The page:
It wasn’t long before I started daydreaming about him as well. If I was at home I was thinking about him, if I was at work I was sitting looking at him. It was like my life had come to a standstill all because of one painting, a painting that I thought was slightly unimpressive and not nearly as nice to look at as many of the other works in the gallery. It made no sense that I was spending so much time just staring at it, but he drew me in every time. It was his eyes. It took me a while to figure that out but it was easy to see once I had noticed it the first time. I had always felt like he really was looking at me, staring straight into my soul. I used to get shivers down my spine when I was in other parts of the gallery, the kind that come with the feeling that you are being watched. Logically I knew that it was impossible, I told myself over and over again that there was no way he wasactuallywatching me. That I was just working myself up over nothing, that superstition and childish thoughts were getting the better of me. It worked for a little while, but the feeling that his eyes were always on me never really went away. I don’t know why I didn’t put him back in storage then and forget all about him. It would have been infinitely more sensible than carrying on spending my evenings looking at him. The things that I had thought about doing with my nights I never got around to, the books I wanted to read were left in a pile at the end of my desk, all thoughts of learning to paint blown away like dust, and it was all because of that stupid painting.
The one thing I had started doing was flicking through some of the old log books. I had been correct in my initial thoughts about those things. Some of the dates didn’t even have comments in them! The entries were literally the date and a signature. There would be the occasional note about a rat finding its way into the sugar packets, or a pigeon getting into the building and having to be shooed out with the broom, but rarely anything more interesting than that. I don’t honestly know what else I was expecting. One entry, dated 1980 records the discovery of a broken window on the second floor, and the fact that the night manager had boarded it up so that the ‘art would be protected from the harsh winter elements’. I had to laugh at that one, boarding up a window not because it really needs to be done, but because of the possibility that a window an entire floor above the main gallery might let in excess cold or moisture and as such damage paintings. Reading that entry was good for more than just a laugh though, it told me that the gallery had two floors, something I made a note to investigate at some point. Overall they did make for good reading, it was quite interesting to look at the changes of handwriting over the years, not to mention the differences between the men and the women who had held the position.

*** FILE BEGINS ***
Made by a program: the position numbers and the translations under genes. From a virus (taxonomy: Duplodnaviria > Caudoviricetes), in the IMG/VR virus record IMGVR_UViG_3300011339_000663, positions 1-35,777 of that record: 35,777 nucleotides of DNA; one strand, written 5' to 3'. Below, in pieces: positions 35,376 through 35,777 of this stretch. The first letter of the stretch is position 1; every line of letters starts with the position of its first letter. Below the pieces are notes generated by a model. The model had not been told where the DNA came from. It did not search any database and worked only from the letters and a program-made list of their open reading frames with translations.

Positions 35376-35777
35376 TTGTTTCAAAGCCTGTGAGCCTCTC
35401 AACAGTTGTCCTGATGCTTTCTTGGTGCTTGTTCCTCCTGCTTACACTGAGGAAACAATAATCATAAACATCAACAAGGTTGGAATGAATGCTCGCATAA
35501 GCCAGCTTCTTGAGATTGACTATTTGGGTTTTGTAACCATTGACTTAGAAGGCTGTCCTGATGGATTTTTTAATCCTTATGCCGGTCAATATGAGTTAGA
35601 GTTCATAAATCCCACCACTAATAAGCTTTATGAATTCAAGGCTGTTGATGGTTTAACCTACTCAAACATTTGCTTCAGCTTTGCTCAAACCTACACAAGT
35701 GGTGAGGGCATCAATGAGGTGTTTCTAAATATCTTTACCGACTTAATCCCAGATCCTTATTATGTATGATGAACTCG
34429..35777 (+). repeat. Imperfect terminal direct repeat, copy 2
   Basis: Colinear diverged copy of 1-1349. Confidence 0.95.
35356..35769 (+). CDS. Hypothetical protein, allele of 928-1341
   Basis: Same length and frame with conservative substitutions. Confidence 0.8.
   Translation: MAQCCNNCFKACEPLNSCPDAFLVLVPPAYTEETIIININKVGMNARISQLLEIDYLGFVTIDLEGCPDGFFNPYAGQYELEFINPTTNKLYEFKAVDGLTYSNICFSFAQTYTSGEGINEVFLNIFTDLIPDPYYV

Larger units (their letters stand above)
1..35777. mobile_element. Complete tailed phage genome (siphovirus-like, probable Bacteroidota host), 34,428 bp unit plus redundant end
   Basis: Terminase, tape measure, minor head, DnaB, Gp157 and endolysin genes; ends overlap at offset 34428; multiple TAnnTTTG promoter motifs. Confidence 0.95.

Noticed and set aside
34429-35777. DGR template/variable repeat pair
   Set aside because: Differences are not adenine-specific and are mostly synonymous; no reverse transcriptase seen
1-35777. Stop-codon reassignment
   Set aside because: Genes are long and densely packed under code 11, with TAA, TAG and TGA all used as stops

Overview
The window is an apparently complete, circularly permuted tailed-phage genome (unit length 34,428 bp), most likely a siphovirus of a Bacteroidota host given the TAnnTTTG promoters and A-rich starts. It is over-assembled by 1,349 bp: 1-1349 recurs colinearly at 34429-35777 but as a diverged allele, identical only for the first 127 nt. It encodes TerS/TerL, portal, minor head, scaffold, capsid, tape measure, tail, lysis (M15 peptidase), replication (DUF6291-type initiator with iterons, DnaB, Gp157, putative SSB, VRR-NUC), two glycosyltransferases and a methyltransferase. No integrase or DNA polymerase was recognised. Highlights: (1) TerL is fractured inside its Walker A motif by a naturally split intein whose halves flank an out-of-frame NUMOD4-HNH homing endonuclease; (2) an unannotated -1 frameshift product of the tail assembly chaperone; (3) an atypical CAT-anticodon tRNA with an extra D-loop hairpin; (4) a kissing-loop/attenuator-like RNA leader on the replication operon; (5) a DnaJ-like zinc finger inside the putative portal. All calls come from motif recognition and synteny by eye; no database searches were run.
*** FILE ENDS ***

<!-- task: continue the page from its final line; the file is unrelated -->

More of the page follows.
Those small books were essentially a history of the gallery, if a slightly verbose and mostly pointless one. It seemed to me that it would have been hugely more sensible to only log significant events like the arrival of new art, or start of a new night managers stint, but it was the way it was, things didn’t change. So, like all the others before me, every night I wrote down what had happened no matter how dull and insignificant. I could never focus on the books for long, I would find myself not finishing the section I was reading, putting the book down and walking towards his corner, sometimes without even realising I was doing it. I just wandered over to look at him again, to stare back at him in the lamplight. Every time my green eyes met his deep pools I felt a twinge of fear, or maybe exhilaration, run through me. I couldn’t help but wonder if anyone else looking at him felt the same. Eventually I stopped trying to read them at all. It’s not like they were teaching me anything. The last entry I read was dated December 20th1962. It had nothing to say.
More dreams. I returned to being the floating onlooker that I had been when it all started, which was more than likely for the best. It would not do to have Mother worrying more than she was already by that time. If there’s one thing that always panicked her more than my being ill it was my not sleeping well. I have no idea what she thought might happen to me if I missed a few hours sleep, but the idea of it always put her on edge. She never seemed to remember that when she was young she stayed out all night partying with my father and still managed to pull a day at work with less than an hour in bed. I suppose the endless fretting is all part of being a mum. Mostly I did sleep well, even with the dreams. They were rarely anything unnerving. It was almost as if I was a fly on the wall of his day to day life, I saw him eat and meet with guests. On several occasions I watched him playing the cello, I was almost saddened by the fact that I could not hear the music. He looked so passionate whilst playing, be it on his own or with others. I never knew where my mind pulled these scenarios from, I guessed that it must have been from things I had read or watched through my life and forgotten about. After all, they say we only use ten percent of our brains for conscious thought, and the rest is storage that we cannot even access. Anything could be stored away in the corners of my memory without me even knowing it. It didn’t seem unlikely that the dreams came from those places. Once I was able to explain the dreams away with logic, even if it was a little vague, I stopped worrying that they might be a bad thing. I let myself dream the weeks away.